How AI and a camera phone help keep food on our tables
What did you have for lunch? Chances are, most of the ingredients came from overseas as Singapore imports more than 90 per cent of its food.
But with global supply chains under stress from the ongoing pandemic, it has become all the more important to achieve Singapore’s “30 by 30” goal of producing 30 per cent of our food needs on our shores by 2030.
To hit this target, local farms will have to ride on tech to supercharge productivity – as seen in a project using AI and camera phones to improve efficiency at fish farms.
First, a primer on how fish farms work
Large scale fish production is essentially about rearing fish larvae to a size that’s ready for our dinner tables. The fish larvae feed on a type of plankton known as rotifers, which are tiny aquatic animals that are optimal food due to their diminutive size.
Ensuring an adequate supply of rotifers is a huge challenge for fish farms as fish larvae have a voracious appetite. To produce 250,000 pieces of fish fry, between three and four billion rotifers are needed to feed the requisite amount of fish larvae in the first two weeks alone! And since fish larvae need to be fed every few hours, a disruption of rotifer supply for just a single day can lead to a significant loss in harvest.
Who said eye power isn’t useful?
To prevent such a catastrophe, hatchery technicians – including Singapore Food Agency (SFA) staff – have to manually examine samples from the rotifer supply. Using a microscope, they assess the rotifers’ swimming activity, look out for contaminants such as ciliates, and implement mitigating action to improve the health of the rotifers if needed. As you can see from the images below, examining the rotifers even with the help of a microscope is no simple task and it takes one well-trained staff about 40 minutes daily to vet the samples.
Rotifers under a microscope
Given the laborious nature of the work, automation was explored but no off-the-shelf products were found. Hence, GovTech and SFA teamed up to develop a solution and turned to Artificial Intelligence (AI) to save the technicians precious time as well as from eye strain.
Which image capturing device to use?
To create a machine that could automatically examine samples, the team first had to capture images of the samples with a good balance of quality and cost effectiveness. SFA considered four different methods – a laboratory microscope; a basic student microscope; a table magnifier; and a camera phone. Based on user feedback, the camera phone was picked as it was a cheap solution that was easy to use and produced photo resolutions that were sufficient for this project.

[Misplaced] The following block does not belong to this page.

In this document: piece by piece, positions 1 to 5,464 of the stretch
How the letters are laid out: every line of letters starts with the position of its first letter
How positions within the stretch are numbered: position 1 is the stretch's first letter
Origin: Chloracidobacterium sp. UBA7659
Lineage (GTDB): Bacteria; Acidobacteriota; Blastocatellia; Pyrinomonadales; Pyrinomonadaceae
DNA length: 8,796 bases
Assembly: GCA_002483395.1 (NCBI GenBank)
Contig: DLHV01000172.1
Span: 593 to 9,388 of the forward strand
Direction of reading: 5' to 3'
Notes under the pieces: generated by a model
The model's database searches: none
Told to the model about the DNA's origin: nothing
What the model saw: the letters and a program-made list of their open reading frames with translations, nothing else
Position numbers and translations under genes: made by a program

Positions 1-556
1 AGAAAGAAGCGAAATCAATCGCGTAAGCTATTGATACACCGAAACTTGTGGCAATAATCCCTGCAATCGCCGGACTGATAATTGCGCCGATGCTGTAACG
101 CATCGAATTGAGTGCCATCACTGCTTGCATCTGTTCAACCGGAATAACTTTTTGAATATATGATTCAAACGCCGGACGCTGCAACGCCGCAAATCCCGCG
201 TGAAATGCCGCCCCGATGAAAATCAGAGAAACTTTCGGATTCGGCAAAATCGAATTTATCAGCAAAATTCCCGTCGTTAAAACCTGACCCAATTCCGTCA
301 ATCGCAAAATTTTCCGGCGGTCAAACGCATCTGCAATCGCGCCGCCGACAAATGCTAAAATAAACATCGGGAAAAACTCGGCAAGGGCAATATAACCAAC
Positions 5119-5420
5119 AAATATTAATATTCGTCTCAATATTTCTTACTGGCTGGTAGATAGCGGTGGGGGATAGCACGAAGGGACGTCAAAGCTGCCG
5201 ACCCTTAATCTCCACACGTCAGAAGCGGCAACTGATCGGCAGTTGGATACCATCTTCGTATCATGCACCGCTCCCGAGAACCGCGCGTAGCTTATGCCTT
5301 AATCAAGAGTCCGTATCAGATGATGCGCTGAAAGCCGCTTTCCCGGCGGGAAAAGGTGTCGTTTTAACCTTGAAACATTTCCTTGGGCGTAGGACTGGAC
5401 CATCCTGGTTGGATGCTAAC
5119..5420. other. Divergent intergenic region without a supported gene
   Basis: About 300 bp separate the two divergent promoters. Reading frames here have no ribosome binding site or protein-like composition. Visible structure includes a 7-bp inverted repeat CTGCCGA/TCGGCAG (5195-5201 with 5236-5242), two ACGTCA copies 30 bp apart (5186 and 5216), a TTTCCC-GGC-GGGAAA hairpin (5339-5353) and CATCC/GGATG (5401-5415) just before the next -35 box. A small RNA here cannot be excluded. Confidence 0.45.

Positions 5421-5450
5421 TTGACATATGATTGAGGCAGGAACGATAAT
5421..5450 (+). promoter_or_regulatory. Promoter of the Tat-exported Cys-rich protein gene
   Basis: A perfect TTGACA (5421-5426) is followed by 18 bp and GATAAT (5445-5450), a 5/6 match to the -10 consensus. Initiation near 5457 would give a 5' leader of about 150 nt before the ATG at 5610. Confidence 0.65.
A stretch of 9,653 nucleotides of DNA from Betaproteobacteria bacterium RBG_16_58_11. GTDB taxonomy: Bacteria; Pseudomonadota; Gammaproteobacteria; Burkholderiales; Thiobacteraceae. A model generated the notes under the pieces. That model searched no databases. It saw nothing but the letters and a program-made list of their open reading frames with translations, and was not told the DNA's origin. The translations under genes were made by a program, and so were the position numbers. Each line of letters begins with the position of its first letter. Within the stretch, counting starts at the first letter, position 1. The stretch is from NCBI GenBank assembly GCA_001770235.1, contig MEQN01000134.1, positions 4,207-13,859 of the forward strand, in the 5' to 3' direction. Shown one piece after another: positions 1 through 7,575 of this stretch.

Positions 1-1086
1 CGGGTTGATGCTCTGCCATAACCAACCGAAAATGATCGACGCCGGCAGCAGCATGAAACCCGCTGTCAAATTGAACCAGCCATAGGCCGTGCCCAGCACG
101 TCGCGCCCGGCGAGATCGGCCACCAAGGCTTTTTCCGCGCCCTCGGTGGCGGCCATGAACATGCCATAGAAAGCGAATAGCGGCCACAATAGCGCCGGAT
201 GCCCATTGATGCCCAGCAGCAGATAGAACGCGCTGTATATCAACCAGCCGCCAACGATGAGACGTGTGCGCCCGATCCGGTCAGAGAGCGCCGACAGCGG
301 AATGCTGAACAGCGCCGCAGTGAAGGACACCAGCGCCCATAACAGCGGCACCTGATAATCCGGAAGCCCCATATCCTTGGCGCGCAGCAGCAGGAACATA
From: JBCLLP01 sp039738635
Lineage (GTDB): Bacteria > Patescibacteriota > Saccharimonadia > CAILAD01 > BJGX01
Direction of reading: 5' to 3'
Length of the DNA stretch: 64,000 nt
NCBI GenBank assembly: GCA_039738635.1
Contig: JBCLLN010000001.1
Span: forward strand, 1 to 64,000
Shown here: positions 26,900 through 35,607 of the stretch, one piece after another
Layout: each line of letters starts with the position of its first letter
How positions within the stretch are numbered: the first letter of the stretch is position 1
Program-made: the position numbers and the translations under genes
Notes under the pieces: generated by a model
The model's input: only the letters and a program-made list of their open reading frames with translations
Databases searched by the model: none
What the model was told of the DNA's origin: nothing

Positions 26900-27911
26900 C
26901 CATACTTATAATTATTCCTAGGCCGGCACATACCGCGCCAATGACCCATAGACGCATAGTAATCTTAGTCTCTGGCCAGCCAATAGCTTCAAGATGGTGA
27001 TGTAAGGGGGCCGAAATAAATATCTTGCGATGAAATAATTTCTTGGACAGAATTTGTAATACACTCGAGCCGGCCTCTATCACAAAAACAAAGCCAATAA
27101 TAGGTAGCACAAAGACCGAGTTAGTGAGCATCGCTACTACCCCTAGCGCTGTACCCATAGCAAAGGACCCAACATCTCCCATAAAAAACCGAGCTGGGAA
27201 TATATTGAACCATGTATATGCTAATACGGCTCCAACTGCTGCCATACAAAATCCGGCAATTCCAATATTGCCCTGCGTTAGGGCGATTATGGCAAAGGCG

Image capturing devices review
AI works by training a machine through examples. For instance, you start training a computer by showing it 1000 photos of cats and 1000 photos of dogs. Thus, when you show it a new, previously unseen photo, it can easily identify the subject of the photo and go: “Based on the photos I’ve seen in the past, this photo looks more like a cat than a dog. Aha, it’s a cat!” But crucially, each training photo has to be correctly labelled “cat” or “dog” so the machine learns to identify what cats and dogs look like.
Similarly, images captured of the rotifer sample have to be carefully annotated so the machine learns what healthy rotifers look like.
Breakdown of the 6 rotifer classes
So an image like this:
Different classes of rotifers in a water sample
Has to be painstakingly labelled by SFA officers who have the necessary knowledge, producing something like this:
Rotifer classes labelled on the water sample
The team also cropped the photos so that distracting shadows in the background were eliminated. As this was a time-consuming process, it explored and succeeded in automating the cropping.
After this is done, the team separated its stash of images into two groups, one to train the machine (training images) and the other to evaluate its performance (test images). The training images were fed to the AI model so that it learns (through the labels on the images) to differentiate health rotifers from unhealthy ones.
Next, the AI model is given the test images, but without the labels on the rotifers. The AI model has to identify each rotifer from the test images, based on its earlier training. The outcomes to its identification on the test images are then compared to labels done by the SFA officers to evaluate how well the model performed. Although the machine didn’t do a good job identifying unhealthy rotifers, it fared much better in finding the healthy ones.
Based on this result, the model was rolled out to the hatchery technicians for beta testing and collection of more data for model refinement.
An instant calculator in your hands
The AI model was approved by SFA and the team went on to make a mobile app, allowing users to upload images that will be automatically assessed instantly.
Application for rotifers counting results
Instead of 40 minutes of tedious “eye-power”, all it takes now is just a minute of photo uploading to evaluate the rotifer samples. A single hatchery technician is needed to prepare the samples, photograph them, and pass the images to the machine. Besides drastically improving productivity, the SFA officers and farmers also have more time to focus on higher-value tasks.
The project was awarded the Ministry of Sustainability and the Environment (MSE) Innovation Award in 2020. Moving forward, the team hopes to expand the project to other forms of object detection such as counting and classifying small crustaceans. After all, more time saved ultimately means strengthened food security, ensuring our food shelves remain well stocked.https://www.tech.gov.sg/media/technews/how-ai-and-a-camera-phone-help-keep-food-on-our-tables